Advanced Intellectual Property Strategies – Part 3 Advanced Value – Tracking Procedures to Build Value
3. Advanced Value – Tracking Procedures to Build Value
Many companies do not understand that the documentation needed to track intellectual assets is simple when done right, and it doesn’t add any measurable cost to a new project. Here are a few suggestions for tracking your intellectual property in a way that protects your company against frivolous attacks.
·Establish a Common Location and Plan: Identify a common location for intellectual asset records, such as a binder, and keep all of the information relating to the asset there. Having a common location with a plan for what to collect and how to organize it makes your company’s job of tracking and documenting much easier and significantly reduces the chances of losing or missing important information.
Many companies are under the false belief that information can be gathered later if it is needed to prove authorship or obtain a registration. The reality is, however, that much of the important information gets thrown away during occasional cleanings or was never saved to begin with. Furthermore, the employee who created the work may not be around anymore and the company cannot remember any of the details.
·Document Ownership and Creation Records: One key to establishing the value of an intellectual asset is to document your company’s ownership of each intellectual asset you create. Through your system for tracking and documenting the asset, keep a record of how and when the intellectual asset was created, who participated in its creation, and any assignment documents that are needed to confirm company ownership.
Documenting ownership and creation helps the company show that the asset was not taken from someone else and, depending on the type of work, that the company has a right to use it. Each type of intellectual asset (invention, idea, software, graphic, marketing project, trademark, etc.) requires different types of information to be collected, so become familiar with what is best for each type of asset.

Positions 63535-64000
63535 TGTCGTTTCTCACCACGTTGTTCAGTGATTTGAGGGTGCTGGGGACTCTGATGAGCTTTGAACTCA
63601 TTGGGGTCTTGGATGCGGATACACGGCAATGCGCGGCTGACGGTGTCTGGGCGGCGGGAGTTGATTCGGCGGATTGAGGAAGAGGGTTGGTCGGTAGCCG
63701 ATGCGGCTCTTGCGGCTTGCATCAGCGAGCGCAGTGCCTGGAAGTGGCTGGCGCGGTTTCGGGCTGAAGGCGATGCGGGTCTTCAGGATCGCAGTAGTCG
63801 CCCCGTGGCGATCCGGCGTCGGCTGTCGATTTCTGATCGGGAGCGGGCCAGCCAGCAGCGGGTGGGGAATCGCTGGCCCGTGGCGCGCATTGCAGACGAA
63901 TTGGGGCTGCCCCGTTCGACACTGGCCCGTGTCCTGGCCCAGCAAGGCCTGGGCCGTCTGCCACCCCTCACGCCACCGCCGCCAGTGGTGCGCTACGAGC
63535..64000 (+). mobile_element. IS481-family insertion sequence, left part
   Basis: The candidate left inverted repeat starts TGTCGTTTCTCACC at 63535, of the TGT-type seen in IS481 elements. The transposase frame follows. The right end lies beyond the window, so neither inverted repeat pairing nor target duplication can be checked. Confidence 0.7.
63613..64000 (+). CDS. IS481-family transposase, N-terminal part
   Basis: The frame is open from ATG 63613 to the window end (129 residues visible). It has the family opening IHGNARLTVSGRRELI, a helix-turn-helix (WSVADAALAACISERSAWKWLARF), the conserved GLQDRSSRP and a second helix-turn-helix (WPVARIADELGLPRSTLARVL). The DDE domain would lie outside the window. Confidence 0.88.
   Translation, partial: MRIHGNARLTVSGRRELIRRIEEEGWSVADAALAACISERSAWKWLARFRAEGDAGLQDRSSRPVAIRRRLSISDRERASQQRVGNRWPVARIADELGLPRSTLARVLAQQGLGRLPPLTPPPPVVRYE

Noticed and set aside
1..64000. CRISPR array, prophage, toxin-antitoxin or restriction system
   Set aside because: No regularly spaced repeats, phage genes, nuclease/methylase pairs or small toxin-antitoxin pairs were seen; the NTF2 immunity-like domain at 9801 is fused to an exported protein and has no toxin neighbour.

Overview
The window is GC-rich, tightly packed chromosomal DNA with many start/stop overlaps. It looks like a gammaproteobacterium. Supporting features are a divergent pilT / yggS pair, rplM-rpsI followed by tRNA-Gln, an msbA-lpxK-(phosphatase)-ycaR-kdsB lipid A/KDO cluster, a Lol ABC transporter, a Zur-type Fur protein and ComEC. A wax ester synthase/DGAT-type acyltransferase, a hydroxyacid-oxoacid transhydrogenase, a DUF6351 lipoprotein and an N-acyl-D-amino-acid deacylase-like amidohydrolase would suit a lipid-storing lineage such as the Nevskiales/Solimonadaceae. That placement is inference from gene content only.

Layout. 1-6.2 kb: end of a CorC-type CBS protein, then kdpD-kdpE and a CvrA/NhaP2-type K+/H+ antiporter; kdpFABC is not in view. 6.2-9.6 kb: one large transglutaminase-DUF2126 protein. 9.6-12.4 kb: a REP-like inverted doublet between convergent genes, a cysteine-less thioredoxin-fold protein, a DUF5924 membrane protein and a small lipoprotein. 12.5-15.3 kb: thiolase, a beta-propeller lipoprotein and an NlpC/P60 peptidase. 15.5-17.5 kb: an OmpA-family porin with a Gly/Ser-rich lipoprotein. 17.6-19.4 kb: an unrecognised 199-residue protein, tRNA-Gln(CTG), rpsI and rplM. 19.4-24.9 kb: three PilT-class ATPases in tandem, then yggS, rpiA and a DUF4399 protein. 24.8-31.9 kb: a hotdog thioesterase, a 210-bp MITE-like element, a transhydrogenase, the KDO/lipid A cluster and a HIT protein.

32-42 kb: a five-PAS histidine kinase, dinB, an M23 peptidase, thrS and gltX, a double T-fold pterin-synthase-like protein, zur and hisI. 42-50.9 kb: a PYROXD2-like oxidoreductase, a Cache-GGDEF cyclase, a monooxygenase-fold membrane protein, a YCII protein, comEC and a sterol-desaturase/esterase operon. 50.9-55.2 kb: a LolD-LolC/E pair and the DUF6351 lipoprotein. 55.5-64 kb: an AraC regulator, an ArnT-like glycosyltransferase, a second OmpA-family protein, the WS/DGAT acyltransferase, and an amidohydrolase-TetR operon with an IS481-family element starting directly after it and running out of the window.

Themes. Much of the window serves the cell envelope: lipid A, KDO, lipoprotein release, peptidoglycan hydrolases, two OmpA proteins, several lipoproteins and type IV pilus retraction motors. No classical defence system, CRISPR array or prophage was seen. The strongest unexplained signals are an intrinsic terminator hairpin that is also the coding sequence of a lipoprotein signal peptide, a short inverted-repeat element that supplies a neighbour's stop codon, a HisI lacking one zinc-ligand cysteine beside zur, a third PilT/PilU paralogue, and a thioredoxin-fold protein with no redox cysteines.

·Identify Origin Support: In some cases, the work that is created is completely new and that fact should be indicated in the records. However, in most cases, the project participants rely upon and even incorporate components of earlier works into a current assignment. This is both more efficient and less costly. Documenting (preferably with copies) what material was relied upon and what was incorporated into a project in whole or in part provides at least two relevant benefits. First, it helps the company ensure that it has rights to whatever it is producing (and has not incorporated material that belongs to someone else). Second, that evidence can be used to show the creative process and confirm that there was no improper copying or that the company was entitled to copy something in the public domain.
By the time someone accuses your company of infringement, the original project participants may be gone from the company or have forgotten how the work was created. Appropriate record keeping can literally save hundreds of thousands of dollars in legal fees defending against an infringement suit.
·Record Use Evidence: Any publication or use of the intellectual asset or its parts should also be tracked and documented. Even if you do not intend to file for formal protection of an intellectual asset, documenting publication and use of a valued asset can help to show when you first established your public ownership of the asset or placed the asset into the public domain. Making a record of the use of the asset also helps you track its effectiveness in your business strategies and
Through appropriate tracking and documenting of valued intellectual assets, not only can a company realize additional value from the asset, but also significantly reduce the extent of future expenses and hassle relating to false infringement claims. Have a plan, understand the nature of your company’s intellectual assets, and enjoy the security of knowing you can prove the assets are yours.